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Asus Teases Stylish BDXL Burner with 6x Max Write

By - Source: Asus | B 11 comments

Asus teased a new 6x Blu-ray burner supporting BDXL on Facebook.

After releasing teaser images on Facebook, Asus posted the specs of a new, unannounced 3D Blu-ray writer supporting the BDXL format on early this week. Called the SBW-06C2X-U, the external burner offers up to 6x Blu-ray writing speed, Blu-ray 3D playback support, 2D to 3D DVD conversion, DVD upscaling to HD 1080p, Dolby EX and DTS-HD (5.1 channels).

Thanks to BDXL format support, users can burn huge amounts of data on a single Blu-ray disc: up to 100 GB on a BD-R (TL) disc and up to 128 GB on a BD-R (QL) disc. Acer claims that a 25 GB BD-R (SL) disc can be filled and closed in just 23.39 minutes at 6X speed -- other 2X models out on the market today completes the same disc in 45.29 minutes.

"ASUS SBW-06C2X-U is external slim 6X Blu-ray writer supporting the latest BDXL format and life-like total Blu-ray 3D playback," reads the product description. "These all fit into an 2011 IF Award-winning design, inspired from miniaturized architectual forms of elegant squared lines and a unique metal stand. The included metal stand provides both vertical and horizontal placement, helping users save space with increased versatility."

The spec sheet states that the burner has a 2 MB buffer and connects via a USB 2.0 port. The access time of a BD (SL/DL) disc and a BD (TV/QL) disc is 300 ms and 450 ms respectively -- DVDs and CDs are accessed in 190 ms. It measures 157 x 140 x 18.5-mm (LxWxH), weighs 290g (410g with stand), and is compatible with Windows XP/Vista/7, Windows Server 2003/2008, and Mac OS X 10.6 or higher.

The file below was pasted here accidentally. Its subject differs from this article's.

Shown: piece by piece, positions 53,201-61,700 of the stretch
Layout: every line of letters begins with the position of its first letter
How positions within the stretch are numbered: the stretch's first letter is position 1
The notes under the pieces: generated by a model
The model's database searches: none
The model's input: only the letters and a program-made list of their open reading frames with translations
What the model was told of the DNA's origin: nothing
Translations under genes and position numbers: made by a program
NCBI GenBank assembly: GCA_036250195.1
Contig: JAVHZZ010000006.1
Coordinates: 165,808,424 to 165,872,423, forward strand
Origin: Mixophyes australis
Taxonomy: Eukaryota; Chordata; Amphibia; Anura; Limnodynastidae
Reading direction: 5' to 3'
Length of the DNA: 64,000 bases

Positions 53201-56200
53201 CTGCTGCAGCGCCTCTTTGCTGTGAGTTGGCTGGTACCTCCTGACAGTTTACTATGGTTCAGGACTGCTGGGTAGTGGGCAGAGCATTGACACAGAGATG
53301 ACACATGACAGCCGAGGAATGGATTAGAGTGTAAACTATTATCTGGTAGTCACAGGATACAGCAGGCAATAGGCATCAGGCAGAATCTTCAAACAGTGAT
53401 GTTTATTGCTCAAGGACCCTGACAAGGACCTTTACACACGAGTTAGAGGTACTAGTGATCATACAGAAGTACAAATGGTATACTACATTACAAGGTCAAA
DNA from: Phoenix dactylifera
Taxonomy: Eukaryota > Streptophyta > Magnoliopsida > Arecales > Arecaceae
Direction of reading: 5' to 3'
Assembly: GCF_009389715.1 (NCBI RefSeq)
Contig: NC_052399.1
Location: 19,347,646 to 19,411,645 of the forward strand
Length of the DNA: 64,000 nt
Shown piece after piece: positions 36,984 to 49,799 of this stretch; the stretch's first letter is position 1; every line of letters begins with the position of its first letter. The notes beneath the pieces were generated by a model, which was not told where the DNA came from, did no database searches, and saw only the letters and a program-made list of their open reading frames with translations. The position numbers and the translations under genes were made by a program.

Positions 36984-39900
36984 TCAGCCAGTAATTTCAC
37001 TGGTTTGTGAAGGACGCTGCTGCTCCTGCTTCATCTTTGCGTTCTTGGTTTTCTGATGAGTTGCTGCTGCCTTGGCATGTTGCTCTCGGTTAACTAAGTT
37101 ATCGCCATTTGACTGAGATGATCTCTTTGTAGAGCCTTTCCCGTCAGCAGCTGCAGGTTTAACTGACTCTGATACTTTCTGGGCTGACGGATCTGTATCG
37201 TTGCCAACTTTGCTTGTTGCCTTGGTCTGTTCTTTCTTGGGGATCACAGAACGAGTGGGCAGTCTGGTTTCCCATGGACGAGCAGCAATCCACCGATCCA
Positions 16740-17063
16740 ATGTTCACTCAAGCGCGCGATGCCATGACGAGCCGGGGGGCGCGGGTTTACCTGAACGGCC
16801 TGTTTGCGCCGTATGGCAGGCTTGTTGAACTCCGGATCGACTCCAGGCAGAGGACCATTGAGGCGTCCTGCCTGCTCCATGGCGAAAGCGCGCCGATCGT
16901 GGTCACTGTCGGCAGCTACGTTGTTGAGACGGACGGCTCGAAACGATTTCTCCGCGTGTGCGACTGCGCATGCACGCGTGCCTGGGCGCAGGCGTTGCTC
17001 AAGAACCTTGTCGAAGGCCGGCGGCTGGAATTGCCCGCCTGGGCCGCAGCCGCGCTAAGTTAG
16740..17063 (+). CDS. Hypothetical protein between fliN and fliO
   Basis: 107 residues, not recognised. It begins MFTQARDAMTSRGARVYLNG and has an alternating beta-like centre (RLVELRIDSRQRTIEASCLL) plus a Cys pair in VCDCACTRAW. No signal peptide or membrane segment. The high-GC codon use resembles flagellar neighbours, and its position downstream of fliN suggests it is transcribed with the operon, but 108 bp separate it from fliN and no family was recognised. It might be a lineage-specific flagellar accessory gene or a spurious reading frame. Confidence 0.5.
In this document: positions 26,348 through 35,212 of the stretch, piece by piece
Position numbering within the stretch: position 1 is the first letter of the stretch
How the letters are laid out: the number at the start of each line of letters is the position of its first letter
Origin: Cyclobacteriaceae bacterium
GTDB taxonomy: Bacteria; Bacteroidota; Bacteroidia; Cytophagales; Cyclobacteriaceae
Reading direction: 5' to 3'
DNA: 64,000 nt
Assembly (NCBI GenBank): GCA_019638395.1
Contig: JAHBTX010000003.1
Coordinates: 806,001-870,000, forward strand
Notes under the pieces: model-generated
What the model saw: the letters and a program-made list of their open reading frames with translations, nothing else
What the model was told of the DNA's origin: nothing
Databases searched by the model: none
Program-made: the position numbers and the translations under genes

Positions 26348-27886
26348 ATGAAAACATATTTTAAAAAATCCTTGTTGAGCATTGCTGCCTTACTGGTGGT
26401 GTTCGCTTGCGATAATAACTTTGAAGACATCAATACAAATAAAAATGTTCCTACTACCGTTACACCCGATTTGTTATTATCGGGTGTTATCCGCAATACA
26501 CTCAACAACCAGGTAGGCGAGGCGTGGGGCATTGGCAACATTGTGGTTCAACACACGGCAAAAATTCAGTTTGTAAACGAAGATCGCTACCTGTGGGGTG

Currently pricing and availability are unknown, so stay tuned for something official to arrive.

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  • 7 Hide
    HyperBladeST , May 15, 2012 12:18 PM
    Acer claims that a 25 GB BD-R (SL) disc can be filled and closed in just 23.39 minutes at 6X speed -- other 2X models out on the market today completes the same disc in 45.29 minutes.

    I thought we were talking about Asus no ?
  • -3 Hide
    brotoles , May 15, 2012 12:36 PM
    I would advise strongly against buying Asus optical storage products. The support is simply abismal.. I have a BluRay drive (BC-08B1ST) from them, and it doesn't read some of my BluRay discs, which in turn are read fine by other drives...

    I tried contacting them, and it seems they don't understand that the problem is a firmware update issue, instead they said i should RMA the drive... The drive NEVER had a single firmware update, in its entire lifespan.
  • 3 Hide
    rantoc , May 15, 2012 12:53 PM
    And the lovely part... the media prices!
  • Display all 11 comments.
  • 3 Hide
    webbwbb , May 15, 2012 1:42 PM
    john_4As afr as overpriced BD Burners and the blank media. You are way better off with a external Hard Drive or two for backups. If for some reason you require packs and packs of BD media to back your stuff up you are probably breaking the law.


    Or you are a content creator
  • 0 Hide
    rosen380 , May 15, 2012 1:53 PM
    If it had an HDMI port on it, that it would connect to a TV and also act like a slim somewhat portable bluRay player as well, that'd be really cool :) 
  • 0 Hide
    eddieroolz , May 15, 2012 3:44 PM
    Man, it's nice that design is improving but I don't need it this fancy!
  • 0 Hide
    neon871 , May 15, 2012 4:13 PM